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Pajamas are sexist. Aren’t they?

Pajamas are sexist. Nope, I didn’t say sexy. I said sexist. And it’s totally true.

It’s not an issue of provocative fashions, either. I’m talking about comfy jam pants – those baggy elastic- or drawstring-waist pantaloons, made of soft cotton, flannel, or fleece. These are the wonderfully cozy and uber-casual pants that most people pull on for private leisure time at home.

OK, I know plenty of sensible freelancers who wear jammy pants to the office (at home). And, don’t look now, but lots of photobombers wear them to do their grocery shopping.

Forgive me. I digress. (Sometimes those rabbit trails can be hard to resist. That’s why I like the jammies pictured here.) Let’s talk about why pajamas are sexist.

The issue is quite simple. Men’s and boys’ pajama pants have pockets. Women’s and girls’ pajama pants almost never do.

OK, maybe I misspoke. Maybe pajamas aren’t the sexist ones.

Let's not blame pajamas. Maybe it's the pajama makers that are sexist ... or the pajama designers.

What’s the story here, fashion industry?  Get with it, pajama-makers!

I like to sew, and I have whipped up more pairs of pajama pants (for myself, my family members, and even friends) than I could ever count. You don’t wanna know how many pairs of pajama pants I have – from summer cottons to warm winter flannels. Although I usually prefer to pair a favorite tee shirt with my PJ pants, I have made plenty of pajama tops and even bathrobes to match.

C’mon, now. I’ve tailored most of these myself, so please don’t get any of my family members’ undies in a bundle over my PJ collection.

Pajama pants are simple to sew. But here’s the thing: When I use a pajama sewing pattern for women, I have to design and add pockets.

This is pocket prejudice!

We gotta wonder. Did it never occur to PJ makers that women might want to carry cell phones or other stuff around, even after we put on our pajamas? Or do they think women will feel less fashionistically flattered by the added bulk a side-seam pocket or two might add around their middles?

And what would be wrong with adding a patch pocket or two to a pair of pajama pants for a woman?

Oh, and don’t get me started about the flimsy and wimpy elastic they use in women’s pajama pants or (worse) the dainty drawstrings? Men’s PJ pants have sturdy row-stitched, non-roll elastic in the waistbands, which is not only more comfortable, but actually more flattering.

Seriously sexist.

Don’t tell anyone, but this lady frequently purchases pajama pants in the boys’ or men’s department, just for the pockets. Hey, plaids are plaids. Stripes are stripes. Besides, guys PJs are almost always constructed of sturdier fabrics. What’s up with that?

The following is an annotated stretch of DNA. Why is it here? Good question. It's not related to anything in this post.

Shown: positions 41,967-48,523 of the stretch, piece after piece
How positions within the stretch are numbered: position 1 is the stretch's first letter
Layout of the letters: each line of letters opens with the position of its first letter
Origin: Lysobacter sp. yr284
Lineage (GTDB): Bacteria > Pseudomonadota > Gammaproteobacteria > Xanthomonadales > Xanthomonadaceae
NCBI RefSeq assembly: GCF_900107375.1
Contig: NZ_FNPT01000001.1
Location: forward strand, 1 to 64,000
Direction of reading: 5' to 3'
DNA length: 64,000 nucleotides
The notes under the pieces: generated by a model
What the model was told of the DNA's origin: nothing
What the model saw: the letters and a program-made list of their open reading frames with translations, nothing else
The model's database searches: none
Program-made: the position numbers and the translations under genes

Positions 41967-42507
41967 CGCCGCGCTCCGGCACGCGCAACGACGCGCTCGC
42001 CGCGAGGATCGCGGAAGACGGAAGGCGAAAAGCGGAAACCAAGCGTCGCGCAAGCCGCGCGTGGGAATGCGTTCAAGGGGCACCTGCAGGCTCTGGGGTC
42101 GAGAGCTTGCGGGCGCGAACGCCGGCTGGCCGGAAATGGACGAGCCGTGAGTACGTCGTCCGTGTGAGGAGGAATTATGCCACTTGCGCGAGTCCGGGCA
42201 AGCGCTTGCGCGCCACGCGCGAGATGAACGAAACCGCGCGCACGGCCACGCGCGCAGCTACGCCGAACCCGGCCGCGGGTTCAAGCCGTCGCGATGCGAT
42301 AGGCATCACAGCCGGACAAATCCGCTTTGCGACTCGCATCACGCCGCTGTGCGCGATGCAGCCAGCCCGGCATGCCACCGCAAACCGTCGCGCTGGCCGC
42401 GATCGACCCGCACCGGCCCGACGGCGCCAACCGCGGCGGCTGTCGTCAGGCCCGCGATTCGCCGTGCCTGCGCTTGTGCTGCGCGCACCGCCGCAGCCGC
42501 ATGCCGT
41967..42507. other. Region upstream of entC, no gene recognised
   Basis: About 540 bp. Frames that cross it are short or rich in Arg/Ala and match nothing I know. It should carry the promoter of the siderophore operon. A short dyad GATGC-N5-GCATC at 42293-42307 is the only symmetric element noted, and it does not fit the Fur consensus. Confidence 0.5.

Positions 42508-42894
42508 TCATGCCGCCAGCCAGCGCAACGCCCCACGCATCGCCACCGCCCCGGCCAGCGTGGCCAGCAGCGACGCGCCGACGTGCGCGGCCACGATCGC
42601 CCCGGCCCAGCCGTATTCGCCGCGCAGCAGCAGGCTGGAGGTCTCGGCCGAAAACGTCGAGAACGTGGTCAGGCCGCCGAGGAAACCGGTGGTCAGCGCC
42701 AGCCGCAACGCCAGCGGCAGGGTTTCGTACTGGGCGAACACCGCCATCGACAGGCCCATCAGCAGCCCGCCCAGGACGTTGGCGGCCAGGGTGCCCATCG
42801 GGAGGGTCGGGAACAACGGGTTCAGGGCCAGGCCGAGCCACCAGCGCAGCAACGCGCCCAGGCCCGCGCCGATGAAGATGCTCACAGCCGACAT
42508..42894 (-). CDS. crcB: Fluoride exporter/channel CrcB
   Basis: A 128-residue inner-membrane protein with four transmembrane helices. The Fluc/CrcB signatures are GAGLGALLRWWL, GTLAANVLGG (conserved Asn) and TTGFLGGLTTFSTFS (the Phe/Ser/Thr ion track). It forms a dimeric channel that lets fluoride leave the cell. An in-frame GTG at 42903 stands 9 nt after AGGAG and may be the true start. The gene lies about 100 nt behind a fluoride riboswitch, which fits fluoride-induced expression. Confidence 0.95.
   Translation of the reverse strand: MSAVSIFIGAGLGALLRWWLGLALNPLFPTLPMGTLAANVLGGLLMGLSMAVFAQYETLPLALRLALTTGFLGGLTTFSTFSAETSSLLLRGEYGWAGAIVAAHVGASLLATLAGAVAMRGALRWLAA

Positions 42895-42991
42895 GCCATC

Hey, ladies: Raise your hands, if you want pockets in your pajamas.

Photos by LAN for Practically at Home
All rights reserved

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I fixed my dishwasher's silverware basket for pennies

Sometimes the solution to a problem is a snap. Or maybe a zip to tie things up fast.

My dishwasher’s plastic silverware basket had sprung a few leaks. Actually, the grid work on the sides and bottoms of several sections sported gaping holes, where sharp steak knives and other utensils had poked right through the plastic.

I started looking online for replacement baskets for the dishwasher. A matching basket for my particular dishwasher was going to cost about $40. Ouch!

So I did what any other improvising individual might do. I grabbed some plastic zip ties and closed up the holes. (They really are just pennies apiece.) Then I snipped off the tails. And that was that.

It’s not all that pretty, but it works fine. And who’s looking closely inside my dishwasher, anyway?

Photos by LAN for Practically at Home
All rights reserved

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Door to door meat deals? No thanks.


Nope, it wasn’t Avon calling. It was a guy with meat for sale. Are they kidding?

“Good morning ma’am. Do you like steak? I’m selling $25 worth of meat for $5,” chirped the cheery door-to-door salesman.

He pointed at a rusty truck with a makeshift freezer compartment in the back and hand-painted lettering on the sides. The thing looked like it might have been t-boned a time or two.

Chop! Chop!

“No, thank you,” I answered and closed my door.

I had no beef with the guy, but I wasn’t buying. Potential food poisoning is no bargain – at any price. And the quality control appeared questionable. Not exactly well done.

The meat salesman didn’t give his name. Maybe it was E. Koleye, Sal Minella, Claus Tridium, or Les Teria. Who knows? He could have been Chuck Waggon, Biff Brisket, Phil Aye, Van Eisen, or Sir Lon Supreme for all I could tell.

Whatever his name, he was a rare one, trying to stake his claim to our neighborhood’s meat consumption business.

Sometimes you just gotta shake your head and wonder. It’s one thing to order meat from a reputable purveyor for home delivery. But cold-call meat for sale smacks of something entirely different.

Well, hot dog!

As the guy climbed into his truck to drive away, I ran a quick online search for his company name. You guessed it: I found nothing online.

I might have a bone to pick with such a business.

Fly-by-night door-to-door discount meat may not be such a great deal, after all. And that’s no baloney.

Adapted from public domain artwork

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